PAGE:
“You’re in my cabin ‘mam,” he said. She stumbled out of her creaking chair and tripped standing up. He caught her just in time. He held the lantern up to his face revealing a tanned face from laboring in the sun, or perhaps he was from the islands. She loved this realistic idea, so she settled on it. His dusky hair fell shoulder length outlining his sharp jaw and high cheekbones. The light danced in his hazy sapphire eyes, or at least one of them that is. His left eye was cloudy and a murky shade of green. Frightened, Marnie let out a gasp of terror. “It’s all right,” he said letting her go. “I own this cabin. I suppose Nolan didn’t ask for my permission either.” She regained her senses and stared at him. “So who are you?” she whimpered. He sat down at the table pulling out a hunk of stale bread. “I told you, I own this cabin. My name’s Cecil. I’ll let you stay the night but you had better find somewhere else to stay in the morning.” He left without another word and Marnie remained puzzled. She thought nothing of the situation and climbed the creaking steps to a dusty bed. She soon fell asleep and the dawn the next day was new. Someone was pounding on her door and she rubbed the sleep out of her squinting eyes. It was Nolan. She glanced over his shoulder to see Cecil swinging away with an axe, slicing into chunks of spruce.“Marnie we need to talk,” he said summoning her with a tugging hand. They went into the woods’ opening and Nolan dropped down on one knee. Marnie gasped, but couldn’t refuse either. “Miss Watson, would you make me happy to be my wife?” She accepted and gave him a gentle hug. This was her only way out. Cecil would get his cabin back and her mother wouldn’t be ashamed of her. “Excellent!” he said hugging her and twirling her in the air. “We can move into my new house and your family can visit. The ceremony will be next week.” Marnie managed a smile and returned to the cabin packing up her only belongings: a scarf and a haversack full of various parcels of foods. She had expected Nolan to parade into the cabin, but instead he walked back to the town, a wide grin on his face.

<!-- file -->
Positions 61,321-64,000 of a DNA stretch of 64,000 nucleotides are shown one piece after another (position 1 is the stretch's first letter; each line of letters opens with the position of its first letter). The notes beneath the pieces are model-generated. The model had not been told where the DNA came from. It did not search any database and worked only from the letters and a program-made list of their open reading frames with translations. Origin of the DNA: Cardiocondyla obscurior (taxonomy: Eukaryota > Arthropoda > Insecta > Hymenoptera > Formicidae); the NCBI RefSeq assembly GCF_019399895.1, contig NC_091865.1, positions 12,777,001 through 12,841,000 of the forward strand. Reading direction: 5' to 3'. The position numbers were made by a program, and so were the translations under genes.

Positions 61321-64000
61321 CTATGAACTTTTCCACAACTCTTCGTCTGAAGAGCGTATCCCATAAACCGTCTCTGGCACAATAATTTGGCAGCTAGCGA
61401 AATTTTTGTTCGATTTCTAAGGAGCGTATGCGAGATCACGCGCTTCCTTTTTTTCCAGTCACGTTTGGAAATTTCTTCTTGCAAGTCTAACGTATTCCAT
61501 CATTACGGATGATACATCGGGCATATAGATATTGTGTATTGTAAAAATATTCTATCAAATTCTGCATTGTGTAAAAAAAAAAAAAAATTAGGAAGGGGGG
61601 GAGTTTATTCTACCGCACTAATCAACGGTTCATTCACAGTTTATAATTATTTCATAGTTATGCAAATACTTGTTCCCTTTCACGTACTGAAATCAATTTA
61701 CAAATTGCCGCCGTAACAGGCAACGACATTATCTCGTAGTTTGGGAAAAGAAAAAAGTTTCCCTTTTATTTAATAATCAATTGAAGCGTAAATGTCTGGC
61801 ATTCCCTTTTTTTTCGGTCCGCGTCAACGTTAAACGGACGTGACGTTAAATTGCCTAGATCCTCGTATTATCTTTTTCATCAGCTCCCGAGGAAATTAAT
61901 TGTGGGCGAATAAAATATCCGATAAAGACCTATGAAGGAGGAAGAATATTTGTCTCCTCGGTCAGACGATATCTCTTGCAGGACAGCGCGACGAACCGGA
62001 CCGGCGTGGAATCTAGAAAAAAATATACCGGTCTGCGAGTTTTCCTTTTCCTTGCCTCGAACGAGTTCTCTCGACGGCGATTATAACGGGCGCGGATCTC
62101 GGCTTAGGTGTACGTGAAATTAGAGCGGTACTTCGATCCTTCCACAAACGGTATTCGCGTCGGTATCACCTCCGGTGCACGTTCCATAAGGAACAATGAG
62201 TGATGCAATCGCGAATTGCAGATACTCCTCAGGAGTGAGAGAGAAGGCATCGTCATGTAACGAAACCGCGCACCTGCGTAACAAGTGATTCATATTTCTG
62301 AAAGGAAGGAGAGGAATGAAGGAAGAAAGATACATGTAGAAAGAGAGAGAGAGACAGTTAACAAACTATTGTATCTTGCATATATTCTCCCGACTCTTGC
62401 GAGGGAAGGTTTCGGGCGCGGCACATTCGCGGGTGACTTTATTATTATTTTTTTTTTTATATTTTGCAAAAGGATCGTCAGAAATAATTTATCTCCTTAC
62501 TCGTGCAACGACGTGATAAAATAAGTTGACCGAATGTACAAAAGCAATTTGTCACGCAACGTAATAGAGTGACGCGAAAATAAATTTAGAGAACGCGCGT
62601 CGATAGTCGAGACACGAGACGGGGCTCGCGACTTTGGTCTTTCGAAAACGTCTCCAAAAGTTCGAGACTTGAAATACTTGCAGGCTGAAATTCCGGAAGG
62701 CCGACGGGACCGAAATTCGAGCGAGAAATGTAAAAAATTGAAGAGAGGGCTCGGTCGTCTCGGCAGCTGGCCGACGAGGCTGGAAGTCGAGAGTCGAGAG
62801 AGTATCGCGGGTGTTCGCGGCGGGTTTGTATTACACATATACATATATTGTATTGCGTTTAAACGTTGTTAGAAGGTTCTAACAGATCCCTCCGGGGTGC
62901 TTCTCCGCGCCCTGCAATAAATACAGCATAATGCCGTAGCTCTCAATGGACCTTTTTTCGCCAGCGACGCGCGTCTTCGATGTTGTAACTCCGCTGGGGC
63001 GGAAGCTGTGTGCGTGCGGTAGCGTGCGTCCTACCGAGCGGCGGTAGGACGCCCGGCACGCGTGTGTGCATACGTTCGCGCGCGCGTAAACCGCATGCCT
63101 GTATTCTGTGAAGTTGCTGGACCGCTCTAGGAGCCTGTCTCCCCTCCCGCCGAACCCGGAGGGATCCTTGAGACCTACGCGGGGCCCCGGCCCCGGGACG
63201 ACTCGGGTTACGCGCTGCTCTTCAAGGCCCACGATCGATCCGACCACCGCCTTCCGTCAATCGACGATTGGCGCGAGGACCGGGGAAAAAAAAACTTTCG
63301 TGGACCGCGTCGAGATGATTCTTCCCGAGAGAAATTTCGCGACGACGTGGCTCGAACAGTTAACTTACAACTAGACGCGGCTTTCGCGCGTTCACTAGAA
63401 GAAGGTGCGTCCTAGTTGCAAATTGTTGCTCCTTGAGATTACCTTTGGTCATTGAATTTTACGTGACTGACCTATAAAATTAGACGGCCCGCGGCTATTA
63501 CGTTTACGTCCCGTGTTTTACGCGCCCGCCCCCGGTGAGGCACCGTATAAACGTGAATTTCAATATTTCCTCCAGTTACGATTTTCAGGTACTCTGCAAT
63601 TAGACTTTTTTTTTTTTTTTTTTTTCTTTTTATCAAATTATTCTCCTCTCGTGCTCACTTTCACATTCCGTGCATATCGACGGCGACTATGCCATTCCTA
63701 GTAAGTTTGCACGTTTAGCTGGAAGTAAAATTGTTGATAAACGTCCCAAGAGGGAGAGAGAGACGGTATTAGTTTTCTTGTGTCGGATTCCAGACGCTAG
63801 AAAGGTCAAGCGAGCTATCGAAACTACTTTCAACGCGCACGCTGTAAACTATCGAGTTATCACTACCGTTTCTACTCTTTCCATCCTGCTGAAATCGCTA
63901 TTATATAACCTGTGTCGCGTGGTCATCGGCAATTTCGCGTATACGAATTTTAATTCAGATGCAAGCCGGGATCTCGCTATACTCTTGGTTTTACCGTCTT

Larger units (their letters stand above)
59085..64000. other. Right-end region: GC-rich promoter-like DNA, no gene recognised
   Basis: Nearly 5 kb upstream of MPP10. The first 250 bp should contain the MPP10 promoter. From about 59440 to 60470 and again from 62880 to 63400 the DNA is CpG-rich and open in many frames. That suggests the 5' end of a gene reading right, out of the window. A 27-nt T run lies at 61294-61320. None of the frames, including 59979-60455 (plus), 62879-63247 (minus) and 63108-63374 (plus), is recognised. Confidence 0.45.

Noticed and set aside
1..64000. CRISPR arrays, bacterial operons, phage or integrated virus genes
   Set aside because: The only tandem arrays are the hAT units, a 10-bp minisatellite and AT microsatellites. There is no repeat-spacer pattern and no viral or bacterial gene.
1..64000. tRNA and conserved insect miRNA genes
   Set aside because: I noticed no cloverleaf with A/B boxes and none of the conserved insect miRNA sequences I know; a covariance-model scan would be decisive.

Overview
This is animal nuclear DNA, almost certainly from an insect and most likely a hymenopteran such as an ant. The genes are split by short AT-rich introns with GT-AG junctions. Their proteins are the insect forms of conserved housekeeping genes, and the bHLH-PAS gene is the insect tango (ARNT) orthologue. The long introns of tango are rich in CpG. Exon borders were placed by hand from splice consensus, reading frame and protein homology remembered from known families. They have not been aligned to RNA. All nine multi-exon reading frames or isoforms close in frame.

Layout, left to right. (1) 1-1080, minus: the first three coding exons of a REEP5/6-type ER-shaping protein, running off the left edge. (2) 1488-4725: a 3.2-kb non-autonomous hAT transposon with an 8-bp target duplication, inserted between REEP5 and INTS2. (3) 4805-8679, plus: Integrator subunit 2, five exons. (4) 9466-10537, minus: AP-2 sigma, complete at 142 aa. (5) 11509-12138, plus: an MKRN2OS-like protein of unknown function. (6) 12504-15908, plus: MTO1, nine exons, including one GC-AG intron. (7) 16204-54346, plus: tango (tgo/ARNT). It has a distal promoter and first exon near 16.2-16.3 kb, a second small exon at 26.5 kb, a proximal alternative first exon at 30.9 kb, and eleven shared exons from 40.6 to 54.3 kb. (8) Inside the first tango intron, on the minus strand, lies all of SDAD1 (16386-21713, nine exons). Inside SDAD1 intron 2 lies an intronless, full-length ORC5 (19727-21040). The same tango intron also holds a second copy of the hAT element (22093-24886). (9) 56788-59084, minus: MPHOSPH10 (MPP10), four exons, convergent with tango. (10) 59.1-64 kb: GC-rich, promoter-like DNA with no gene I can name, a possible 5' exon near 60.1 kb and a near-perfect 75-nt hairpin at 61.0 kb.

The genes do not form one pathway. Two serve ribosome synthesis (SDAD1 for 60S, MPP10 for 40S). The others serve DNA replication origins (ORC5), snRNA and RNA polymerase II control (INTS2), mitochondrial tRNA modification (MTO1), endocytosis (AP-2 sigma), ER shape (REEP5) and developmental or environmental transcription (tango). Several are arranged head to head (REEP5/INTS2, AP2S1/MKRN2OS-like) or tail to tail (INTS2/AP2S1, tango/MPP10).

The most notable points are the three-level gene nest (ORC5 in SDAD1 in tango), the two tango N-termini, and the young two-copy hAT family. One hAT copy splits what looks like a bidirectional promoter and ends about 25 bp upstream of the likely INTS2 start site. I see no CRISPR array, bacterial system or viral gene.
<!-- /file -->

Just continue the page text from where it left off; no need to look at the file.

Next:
Days had passed and Marnie had spent her time reading stories to Cecil and laughing at his jokes. She had become strangely close to Cecil and it worried Nolan the most. On one afternoon, the week of the wedding, Nolan was patching his shop’s roof when the ladder Marnie was holding broke. Nolan came tumbling down and hit his head on a bench, instantly losing his life. The impact was deadly. Marnie screamed and called for the reverend. Many onlookers accused her of using magic to make the ladder brake. Witchcraft was looked down upon severely and could even be punishable by death by hanging. A woman from the forming crowd belched “She jinxed the ladder, and now her fiancé is dead because of her.” The crowd began to believe this and soon the reverend had no choice but to perform a séance instead of killing Marnie. She cried desperately denying what they claimed she did. Cecil had arrived at the scene and his eyes widened at the sight of what was happening.  
“She is innocent reverend. Can’t you see that? How could she have possibly done such a thing?” A man shouted at Cecil, “Because she’s a witch ya looney!” Cecil couldn’t bear to watch such a thing. They decided they would burn Marnie’s hands to get rid of the magic. The reverend chanted special words and he held Marnie so she wouldn’t struggle. “Forgive me child,” he said, tears falling from his eyes. The hot iron seared Marnie’s flesh and she cried out painfully. Soon it was over and Cecil had his arms wrapped around her. She cried into his shoulder and he bound her hands. “I will never forgive you for this!” she shouted in Rev. Sherman’s face. Cecil brought Marnie back to the cabin and told her she could stay. “I’m sailing for the North Island. There’s a chance I may not ever return.” Marnie stared down at her bandaged hands, the pain still raging. “Can’t I go with you?” Cecil looked into her eyes as if he were searching for something. He gently held both of her hands in his own. “I have to go alone. The cabin is yours. Goodbye Miss Watson,” he finished and standing to leave, waved goodbye for the last time. Marnie wouldn’t have this. She rushed out the door and flung her arms around him. “Goodbye,” she whimpered through tears of pain and heartbreak. She watched him reside through the wooded clearing, the mid-noon fog hiding his moving figure, and the moist grass confined the sound of his gentle footsteps forever lost with his memory.


© Copyright 2018 Mae B. All rights reserved.